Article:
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Boomers retiring not so rich

Still, reverse mortgages can be an excellent source of extra cash, says Richard Bergen, a certified financial planner and accountant in Garden City, N.Y.

"Certainly, for retirees who may not have saved as much as they would have liked, their home can become a valuable source of retirement income," he says.

Maximize investments
In the quest to outlive your nest egg, you'll also need to consider tax efficiency.

When making withdrawals from your retirement fund, for example, Neiser suggests tapping taxable accounts first -- such as personal investment accounts -- since the taxes have already been paid on those earnings. Next, move on to tax-free assets, such as municipal bonds.

If you can hold out, NEFE recommends waiting until age 70½ to touch your tax-deferred accounts, such as 401(k) plans and traditional IRAs. That's the age when minimum withdrawals must be made from most retirement accounts. Waiting longer maximizes the benefit of compounded interest.

Retirees, especially those who undersaved, should also resist the urge to begin collecting Social Security early, says Neiser.

"You can make that check larger if you wait a bit beyond the first time you're eligible," he says. "That's one of the more basic strategies for bridging (a retirement fund shortfall). You want to try to maximize that check as best you can by using other funds first. That's an investment decision that will pay off year after year."

Finally, Neiser says, retirees should deplete Roth IRAs last, since they have no minimum withdrawal age and earnings grow tax free.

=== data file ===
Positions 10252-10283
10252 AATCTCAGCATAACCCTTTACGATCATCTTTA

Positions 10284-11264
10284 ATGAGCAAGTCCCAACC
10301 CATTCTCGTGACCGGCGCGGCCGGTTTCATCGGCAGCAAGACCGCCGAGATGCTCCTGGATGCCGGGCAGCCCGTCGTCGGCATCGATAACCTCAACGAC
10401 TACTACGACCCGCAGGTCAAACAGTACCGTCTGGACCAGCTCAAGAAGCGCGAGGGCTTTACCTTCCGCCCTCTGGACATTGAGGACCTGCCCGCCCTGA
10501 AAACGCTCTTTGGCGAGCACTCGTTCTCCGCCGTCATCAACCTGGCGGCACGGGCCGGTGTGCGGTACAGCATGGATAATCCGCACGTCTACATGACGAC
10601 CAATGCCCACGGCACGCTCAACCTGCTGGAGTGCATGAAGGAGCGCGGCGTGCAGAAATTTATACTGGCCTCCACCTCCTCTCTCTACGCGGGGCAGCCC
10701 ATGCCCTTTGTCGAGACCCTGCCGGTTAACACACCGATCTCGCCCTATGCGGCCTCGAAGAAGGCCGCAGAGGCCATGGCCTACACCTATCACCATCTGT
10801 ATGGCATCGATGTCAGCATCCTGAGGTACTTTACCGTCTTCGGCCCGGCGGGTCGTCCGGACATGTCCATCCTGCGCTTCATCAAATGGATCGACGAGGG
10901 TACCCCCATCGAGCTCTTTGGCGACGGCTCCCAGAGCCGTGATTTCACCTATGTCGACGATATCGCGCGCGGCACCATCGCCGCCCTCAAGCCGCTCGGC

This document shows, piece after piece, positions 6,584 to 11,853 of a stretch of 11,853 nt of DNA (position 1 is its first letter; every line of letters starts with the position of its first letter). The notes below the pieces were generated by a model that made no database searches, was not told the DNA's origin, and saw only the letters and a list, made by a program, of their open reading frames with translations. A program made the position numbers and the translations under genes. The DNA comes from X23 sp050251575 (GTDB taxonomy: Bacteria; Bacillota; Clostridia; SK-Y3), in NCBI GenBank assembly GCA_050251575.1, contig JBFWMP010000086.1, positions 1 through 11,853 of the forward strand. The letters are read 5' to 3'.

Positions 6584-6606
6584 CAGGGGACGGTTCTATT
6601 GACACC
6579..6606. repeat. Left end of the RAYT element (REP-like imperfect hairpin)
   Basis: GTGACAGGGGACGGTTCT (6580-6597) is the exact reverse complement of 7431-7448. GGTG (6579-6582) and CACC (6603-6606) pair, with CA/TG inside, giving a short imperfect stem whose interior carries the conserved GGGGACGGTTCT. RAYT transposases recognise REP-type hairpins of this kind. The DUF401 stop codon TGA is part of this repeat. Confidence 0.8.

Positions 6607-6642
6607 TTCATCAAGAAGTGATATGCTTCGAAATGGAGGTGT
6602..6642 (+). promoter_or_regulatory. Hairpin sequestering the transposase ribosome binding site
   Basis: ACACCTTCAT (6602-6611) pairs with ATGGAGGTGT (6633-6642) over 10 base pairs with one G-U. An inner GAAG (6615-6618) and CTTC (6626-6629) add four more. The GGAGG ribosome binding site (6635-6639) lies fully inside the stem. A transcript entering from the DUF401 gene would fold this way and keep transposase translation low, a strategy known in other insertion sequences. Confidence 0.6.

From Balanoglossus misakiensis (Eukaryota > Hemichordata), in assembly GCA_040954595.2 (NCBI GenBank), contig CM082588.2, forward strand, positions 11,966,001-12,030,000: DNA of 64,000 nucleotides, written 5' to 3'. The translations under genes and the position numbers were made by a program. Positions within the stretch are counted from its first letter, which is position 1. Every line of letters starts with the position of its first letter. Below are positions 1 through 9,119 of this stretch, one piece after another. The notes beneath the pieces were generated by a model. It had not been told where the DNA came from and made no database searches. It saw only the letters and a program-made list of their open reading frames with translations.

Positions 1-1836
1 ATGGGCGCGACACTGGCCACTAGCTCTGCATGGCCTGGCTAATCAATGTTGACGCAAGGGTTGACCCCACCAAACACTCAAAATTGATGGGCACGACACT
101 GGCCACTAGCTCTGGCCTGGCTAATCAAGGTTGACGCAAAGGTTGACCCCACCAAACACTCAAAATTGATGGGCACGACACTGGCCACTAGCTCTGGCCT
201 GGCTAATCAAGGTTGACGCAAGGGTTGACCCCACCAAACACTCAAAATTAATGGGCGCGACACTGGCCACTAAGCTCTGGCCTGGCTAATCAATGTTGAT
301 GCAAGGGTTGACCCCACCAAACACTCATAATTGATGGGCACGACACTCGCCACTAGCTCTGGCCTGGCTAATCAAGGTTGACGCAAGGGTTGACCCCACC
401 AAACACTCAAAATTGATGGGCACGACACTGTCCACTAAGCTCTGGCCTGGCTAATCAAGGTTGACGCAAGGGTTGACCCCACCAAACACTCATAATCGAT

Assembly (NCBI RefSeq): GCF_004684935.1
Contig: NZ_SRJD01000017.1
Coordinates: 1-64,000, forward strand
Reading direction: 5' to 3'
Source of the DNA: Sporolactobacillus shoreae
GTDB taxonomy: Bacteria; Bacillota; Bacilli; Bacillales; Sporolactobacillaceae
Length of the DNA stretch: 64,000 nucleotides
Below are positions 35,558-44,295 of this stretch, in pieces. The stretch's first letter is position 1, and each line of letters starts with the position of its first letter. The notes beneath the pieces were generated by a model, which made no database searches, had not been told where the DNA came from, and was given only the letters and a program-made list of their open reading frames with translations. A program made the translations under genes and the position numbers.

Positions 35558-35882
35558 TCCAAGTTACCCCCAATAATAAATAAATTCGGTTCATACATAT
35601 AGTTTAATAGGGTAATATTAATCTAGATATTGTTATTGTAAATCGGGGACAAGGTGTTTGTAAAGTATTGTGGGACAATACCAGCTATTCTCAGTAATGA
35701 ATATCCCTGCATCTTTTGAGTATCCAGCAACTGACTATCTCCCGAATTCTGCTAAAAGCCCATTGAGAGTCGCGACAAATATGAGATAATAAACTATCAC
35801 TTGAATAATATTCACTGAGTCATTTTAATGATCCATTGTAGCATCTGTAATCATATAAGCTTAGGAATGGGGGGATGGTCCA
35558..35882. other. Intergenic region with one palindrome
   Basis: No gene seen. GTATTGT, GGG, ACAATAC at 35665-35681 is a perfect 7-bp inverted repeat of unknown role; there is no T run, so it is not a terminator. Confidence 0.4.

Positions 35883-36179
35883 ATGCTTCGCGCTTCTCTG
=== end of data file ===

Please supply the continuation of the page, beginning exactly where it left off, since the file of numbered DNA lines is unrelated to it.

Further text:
Though conventional wisdom holds that retirees should reduce portfolio risk by keeping equity exposure down and bulking up on bonds, Bergen says investors who undersaved may have to assume a slightly higher level of risk. Just keeping up with inflation, he notes, is not good enough.

"If you find that you have to draw down more than the recommended 4 percent or 5 percent of your investment principal each year, you may have to stretch for yield," Bergen says. "That means considering Real Estate Investment Trusts, or REITS, high-yield bonds and preferred stock."

When it comes to retirement planning, we all have good intentions. Unfortunately, we don't all save like we should. If you're among the millions who are ready to call it quits regardless of your nest egg's size, there are dozens of strategies you can employ to make your money last. Through part-time work, a strict spending diet and a well-timed withdrawal strategy, you can still pull off a comfortable, worry-free retirement.

"This is becoming more and more of an issue for my clients," says Bergen. "But if you can accept that you'll probably have to do some kind of part-time work, you can still work within the time frame of your original retirement date."

-- Posted: Nov. 1, 2006
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